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Zainulabeddin v. University of South Florida Board of Trustees

United States District Court, M.D. Florida, Tampa Division

May 19, 2017

NAUSHEEN ZAINULABEDDIN, Plaintiff,
v.
UNIVERSITY OF SOUTH FLORIDA BOARD OF TRUSTEES, Defendant.

          ORDER

          JAMES S. MOODY, JR., UNITED STATES DISTRICT JUDGE

         THIS CAUSE comes before the Court upon Defendant's Motion to Tax Costs (Doc. 55) and Plaintiff's Response in Opposition (Doc. 64). The Court granted summary judgment in favor of Defendant and dismissed Plaintiff's case on April 19, 2017. Defendant now seeks to recover its taxable costs. Upon review, the Court will partially grant Defendant's motion.

         I. Defendant's Entitlement to Costs

         Courts should award prevailing parties their costs. Fed.R.Civ.P. 54(d)(1). However, courts may only tax costs authorized by statute. U.S. E.E.O.C. v. W&O, Inc., 213 F.3d 600, 620 (11th Cir. 2000). Courts may tax costs enumerated in 28 U.S.C. § 1920, including fees for service, witnesses, and transcripts necessarily obtained for use in the case. 28 U.S.C. § 1920; U.S. E.E.O.C., 213 F.3d at 620. The party seeking an award of costs must submit a request that enables the court to determine the party's entitlement to those costs. See Fodor v. D'Isernia, 599 F.App'x 375, 376 (11th Cir.), cert. denied sub nom. Fodor v. E. Shipbuilding Grp., 136 S.Ct. 146 (2015); Loranger v. Stierheim, 10 F.3d 776, 784 (11th Cir. 1994). A party's failure to provide sufficient detail or documentation regarding the costs can be grounds to deny the costs. Pelc v. Nowak, No. 8:11-CV-79-T-17TGW, 2013 WL 3771233, at *5 (M.D. Fla. July 17, 2013), aff'd, 596 F.App'x 768 (11th Cir. 2015).

         In this case, Defendant seeks to recover $5, 802.15 in fees for (1) removal, (2) service, (3) deposition transcripts, (4) witnesses, and (5) a copy of Plaintiff's state court pleadings. Defendant has not demonstrated that it is entitled to the full amount requested. As discussed further below, the Court will award Defendant $5, 382.15 in costs.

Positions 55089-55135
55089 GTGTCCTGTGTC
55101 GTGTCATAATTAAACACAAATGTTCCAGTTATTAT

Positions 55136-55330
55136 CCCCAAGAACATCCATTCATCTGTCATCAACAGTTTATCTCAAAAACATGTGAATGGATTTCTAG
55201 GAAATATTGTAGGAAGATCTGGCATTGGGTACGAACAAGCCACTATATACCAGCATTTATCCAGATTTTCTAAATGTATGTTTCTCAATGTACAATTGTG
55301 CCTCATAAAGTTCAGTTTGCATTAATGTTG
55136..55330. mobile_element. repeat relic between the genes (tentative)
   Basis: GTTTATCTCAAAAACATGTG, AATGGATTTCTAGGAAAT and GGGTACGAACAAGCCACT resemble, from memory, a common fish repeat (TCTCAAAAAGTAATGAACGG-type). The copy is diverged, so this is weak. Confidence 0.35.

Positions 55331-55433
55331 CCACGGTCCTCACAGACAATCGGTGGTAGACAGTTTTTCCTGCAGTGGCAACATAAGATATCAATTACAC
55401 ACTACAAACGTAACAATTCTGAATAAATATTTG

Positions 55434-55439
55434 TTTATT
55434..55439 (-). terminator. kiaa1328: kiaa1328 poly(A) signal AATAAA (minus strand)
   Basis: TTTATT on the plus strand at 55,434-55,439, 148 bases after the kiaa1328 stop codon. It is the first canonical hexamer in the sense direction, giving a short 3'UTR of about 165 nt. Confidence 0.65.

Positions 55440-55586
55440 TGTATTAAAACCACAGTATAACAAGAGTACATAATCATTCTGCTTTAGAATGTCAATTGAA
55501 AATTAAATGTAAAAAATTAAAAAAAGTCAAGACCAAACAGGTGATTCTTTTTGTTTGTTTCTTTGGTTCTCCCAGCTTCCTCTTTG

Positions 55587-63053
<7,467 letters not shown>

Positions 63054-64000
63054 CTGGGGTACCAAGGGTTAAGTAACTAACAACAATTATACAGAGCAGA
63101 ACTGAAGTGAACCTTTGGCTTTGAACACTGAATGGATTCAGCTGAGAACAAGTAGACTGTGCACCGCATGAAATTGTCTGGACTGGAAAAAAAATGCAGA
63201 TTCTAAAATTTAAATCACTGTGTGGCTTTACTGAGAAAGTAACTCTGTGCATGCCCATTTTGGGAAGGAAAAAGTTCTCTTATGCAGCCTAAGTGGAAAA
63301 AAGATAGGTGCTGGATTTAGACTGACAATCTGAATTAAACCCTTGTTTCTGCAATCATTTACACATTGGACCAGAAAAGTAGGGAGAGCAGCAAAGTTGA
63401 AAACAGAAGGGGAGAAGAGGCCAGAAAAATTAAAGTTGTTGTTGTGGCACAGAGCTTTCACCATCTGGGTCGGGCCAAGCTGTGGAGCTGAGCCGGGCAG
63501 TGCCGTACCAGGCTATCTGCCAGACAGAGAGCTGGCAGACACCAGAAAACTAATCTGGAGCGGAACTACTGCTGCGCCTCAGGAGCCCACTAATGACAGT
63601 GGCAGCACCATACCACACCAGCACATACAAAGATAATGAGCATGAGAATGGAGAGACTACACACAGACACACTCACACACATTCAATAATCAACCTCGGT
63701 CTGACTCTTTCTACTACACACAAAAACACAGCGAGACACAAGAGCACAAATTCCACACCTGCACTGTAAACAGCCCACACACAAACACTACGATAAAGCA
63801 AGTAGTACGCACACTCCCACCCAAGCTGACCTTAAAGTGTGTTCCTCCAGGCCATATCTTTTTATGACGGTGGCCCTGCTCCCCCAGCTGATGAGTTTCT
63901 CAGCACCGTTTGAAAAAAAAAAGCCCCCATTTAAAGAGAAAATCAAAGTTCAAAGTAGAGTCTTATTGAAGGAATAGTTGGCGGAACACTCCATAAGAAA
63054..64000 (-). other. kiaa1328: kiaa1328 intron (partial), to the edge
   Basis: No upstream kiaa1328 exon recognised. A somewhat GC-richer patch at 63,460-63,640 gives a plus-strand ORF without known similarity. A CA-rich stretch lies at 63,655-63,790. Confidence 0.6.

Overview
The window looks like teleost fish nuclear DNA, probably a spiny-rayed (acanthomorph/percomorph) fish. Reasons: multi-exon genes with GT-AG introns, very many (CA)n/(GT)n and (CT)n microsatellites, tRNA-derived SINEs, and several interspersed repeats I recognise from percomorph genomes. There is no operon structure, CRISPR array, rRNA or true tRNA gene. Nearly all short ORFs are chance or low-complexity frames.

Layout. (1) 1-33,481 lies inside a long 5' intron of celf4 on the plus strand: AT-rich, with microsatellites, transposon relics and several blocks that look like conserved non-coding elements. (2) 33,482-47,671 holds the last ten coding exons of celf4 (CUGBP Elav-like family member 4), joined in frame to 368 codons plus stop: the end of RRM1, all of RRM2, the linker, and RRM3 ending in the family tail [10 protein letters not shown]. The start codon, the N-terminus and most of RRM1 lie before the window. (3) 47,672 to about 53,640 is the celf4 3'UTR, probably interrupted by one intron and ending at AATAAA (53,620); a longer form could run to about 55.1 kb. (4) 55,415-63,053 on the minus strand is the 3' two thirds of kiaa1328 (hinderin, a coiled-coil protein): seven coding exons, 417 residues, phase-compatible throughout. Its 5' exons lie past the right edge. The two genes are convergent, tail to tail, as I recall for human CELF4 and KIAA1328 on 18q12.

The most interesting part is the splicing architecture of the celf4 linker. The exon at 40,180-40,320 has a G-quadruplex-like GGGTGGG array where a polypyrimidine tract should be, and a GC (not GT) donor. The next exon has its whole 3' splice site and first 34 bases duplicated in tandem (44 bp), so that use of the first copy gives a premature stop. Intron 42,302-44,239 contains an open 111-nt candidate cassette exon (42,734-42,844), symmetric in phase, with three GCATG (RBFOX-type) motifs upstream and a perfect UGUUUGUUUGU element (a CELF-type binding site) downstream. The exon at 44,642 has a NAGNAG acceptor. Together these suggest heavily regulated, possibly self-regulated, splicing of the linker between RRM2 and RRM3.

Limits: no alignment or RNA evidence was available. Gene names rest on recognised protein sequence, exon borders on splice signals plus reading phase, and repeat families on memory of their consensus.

i. Removal Fee

         A prevailing party can recover “fees of the clerk, ” including any filing fees paid. 28 U.S.C. § 1920(1); Wiercioch v. Verizon Florida, LLC, No. 8:11-CV-2129-T-30EAJ, 2013 WL 1442060, at *1 (M.D. Fla. Apr. 9, 2013) (removal fees “unquestionably covered by § 1920”). Defendant requests $400 in costs for the filing fee it paid to remove this action from state court to federal court. (Doc. 55-1, pgs. 2, 4.) Defendant is entitled to recover the $400 requested.

         ii. Fees for Service of Subpoenas

         A prevailing party can recover the costs it incurred using a private process server to serve subpoenas, but those costs cannot exceed the amount authorized by 28 U.S.C. § 1921. 28 U.S.C. § 1920(1); U.S. E.E.O.C., 213 F.3d at 623-24. Pursuant to that statute and its implementing regulations, process servers shall be paid $65 per hour, plus travel costs and any other out-of-pocket expenses. 28 U.S.C. § 1921; 28 C.F.R. § 0.114(a)(3).

         Defendant requests $343 in costs for serving seven subpoenas. (Doc. 55-1, pgs. 2, 5-11.) Defendant utilized private process servers, who charged $49 per subpoena. Defendant is entitled to recover the $343 requested.

         iii. Fees for Deposition Transcripts

         A prevailing party can recover costs incurred obtaining deposition transcripts if they were “necessarily obtained for use in the case.” 28 U.S.C. § 1920(2); U.S. E.E.O.C., 213 F.3d at 620-21. A party's use of the deposition in a dispositive motion or inclusion of the deponent in its witness list tends to show that the deposition was necessarily obtained for use in the case. See id. at 621. However, even when the prevailing party did not ultimately use the deposition, a court may still award it the cost as long as “no evidence shows that the deposition was unrelated to an issue in the case at the time it was taken.” Watson v. Lake Cty., 492 F.App'x 991, 996-97 (11th Cir. 2012).

         Deposition costs incurred for the party's convenience-as opposed to necessity- are not recoverable. U.S. E.E.O.C., 213 F.3d at 620. Charges for condensed transcripts, summaries, scanning, and CD litigation packages are typically not recoverable because they are costs incurred for the party's convenience. E.g., Wiand v. Wells Fargo Bank, N.A., No. 8:12-CV-557-T-27EAJ, 2015 WL 12839237, at *9-11 (M.D. Fla. June 10, 2015), report and recommendation adopted, No. 8:12-CV-557-T-27EAJ, 2016 WL 355490 (M.D. Fla. Jan. 29, 2016) (internal citations omitted). In addition, charges for shipping and handling are not recoverable. Watson, 492 F.App'x 991 at 997.

         Defendant requests $4, 870.15 for the cost of transcribing nine depositions, which includes the court reporter's attendance fee. (Doc. 55-1, pgs. 2, 12-20.) Defendant has demonstrated that each deposition was necessarily obtained for use in the case. The Parties identified each of the deponents as a person with knowledge of the claims or defenses in this action and/or as a possible witness at trial. In addition, Defendant used many of the deposition transcripts in presenting its case. For example, Defendant cited to five of the deposition transcripts in ...


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